Though she trained and primarily works as an actress, Danai Gurira won critical acclaim and a Tony Award for her play Eclipsed, about a group of women forced to serve as wives to the Commanding Officer in the Second Liberian Civil War. Set in a one-room shack, the women care for a fifteen-year-old simply known as The Girl, who has also been abducted and held captive. The Girl must resign herself to a difficult decision: whether to stay with the commanding officer or become a soldier and fight in the war.
Outside of playwriting, Gurira is known for her work on the TV series The Walking Dead as well as a variety of stage roles. She played Isabella in Measure for Measure and made her Broadway debut as Martha in Joe Turner’s Come and Gone. She’s also an all-around rock star: she speaks four languages, does cross training, serves as a UN Women Goodwill Ambassador, and founded Almasi Arts, which is dedicated to arts education in Zimbabwe.
A finalist for the 2013 Pulitzer Prize for Drama, Amy Herzog is known for her complex characters and sharp dialogue, and many of her plays explore history and the ideas connected to it. Her play After the Revolution is an intellectual family drama that ran off-Broadway in 2010. It revolves around a young woman who devotes her whole life to the memory of her grandfather, who was blacklisted during the Red Scare, and explores the ideas of loyalty and what it means to be a citizen.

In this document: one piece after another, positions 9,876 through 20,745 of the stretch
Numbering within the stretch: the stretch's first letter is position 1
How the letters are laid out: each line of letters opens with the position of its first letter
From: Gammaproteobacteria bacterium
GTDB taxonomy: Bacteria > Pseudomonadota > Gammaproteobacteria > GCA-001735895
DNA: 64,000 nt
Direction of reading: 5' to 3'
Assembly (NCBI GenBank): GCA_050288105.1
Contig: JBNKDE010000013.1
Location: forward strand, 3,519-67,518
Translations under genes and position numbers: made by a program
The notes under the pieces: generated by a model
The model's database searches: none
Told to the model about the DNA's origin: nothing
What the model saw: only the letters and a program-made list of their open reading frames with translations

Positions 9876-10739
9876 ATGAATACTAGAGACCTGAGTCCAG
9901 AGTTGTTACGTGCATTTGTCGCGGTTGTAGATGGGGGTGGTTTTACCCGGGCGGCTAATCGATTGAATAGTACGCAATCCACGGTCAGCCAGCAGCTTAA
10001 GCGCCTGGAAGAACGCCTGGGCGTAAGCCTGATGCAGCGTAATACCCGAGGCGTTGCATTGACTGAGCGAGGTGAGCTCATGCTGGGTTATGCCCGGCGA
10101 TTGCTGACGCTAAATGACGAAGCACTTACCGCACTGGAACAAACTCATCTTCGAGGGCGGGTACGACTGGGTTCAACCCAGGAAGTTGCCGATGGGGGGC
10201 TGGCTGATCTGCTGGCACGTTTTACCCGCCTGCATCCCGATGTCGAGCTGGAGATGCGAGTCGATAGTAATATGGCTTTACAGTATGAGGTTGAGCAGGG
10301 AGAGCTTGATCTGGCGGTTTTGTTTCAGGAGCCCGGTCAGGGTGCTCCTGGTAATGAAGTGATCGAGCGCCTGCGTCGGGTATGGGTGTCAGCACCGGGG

Another of Herzog’s popular plays is Belleville, which finds two young Americans, Zack and Abby, living in Paris. Zack is ostensibly a doctor with a mission to combat pediatric AIDS. But as it turns out, there are some things Abby doesn’t know…(again, no spoilers here).
A personal note: I got to meet and watch Martyna workshop her play Queens in 2016, and ever since then I’ve decided that I want to be her when I grow up. Martyna’s work explores underrepresented voices, like immigrants, women, and people with disabilities. Her plays Inbound and Queens both deal with immigrant women and their perspectives on the American Dream and survival in America. Queens is currently being developed into an HBO series. In 2018, she won the Pulitzer Prize for Drama for Cost of Living, which explores two relationships: Eddie, an unemployed truck driver, and his wife Ani, who became a quadriplegic after an accident, and John, a student with cerebral palsy, and Jess, his caregiver. The play was noteworthy for its representation of disabilities as well as for casting actors who actually have the disabilities they portrayed.
Lynn Nottage has not one, but two Pulitzer Prizes, the only woman of whom that’s true. Her work explores people who have been systematically marginalized, like a black seamstress in Intimate Apparel and refugee women in the Congo in Ruined. Lynn has said that her work aims to “shine a light on areas that don’t get seen”. To that end, she explores difficult and complex topics that are often overlooked. Her work is produced throughout the world, and she’s currently a professor at U.C. Berkeley.
Suzan Lori-Parks is a bit of a renaissance woman. She’s written plays, movies, novels, and is also a musician. She’s also the first African American woman to win a Pulitzer Prize, for her play Topdog/Underdog. Probably her best-known work, Topdog/Underdog follows the tumultuous relationship of two African American brothers named Lincoln and Booth. She also wrote The America Play and In the Blood. Her work explores race and identity through the lens of history, and her plays are often lyrical with a blend of humor.
Of course, this is just a small sample of awesome contemporary female playwrights. Who are some of your favorites?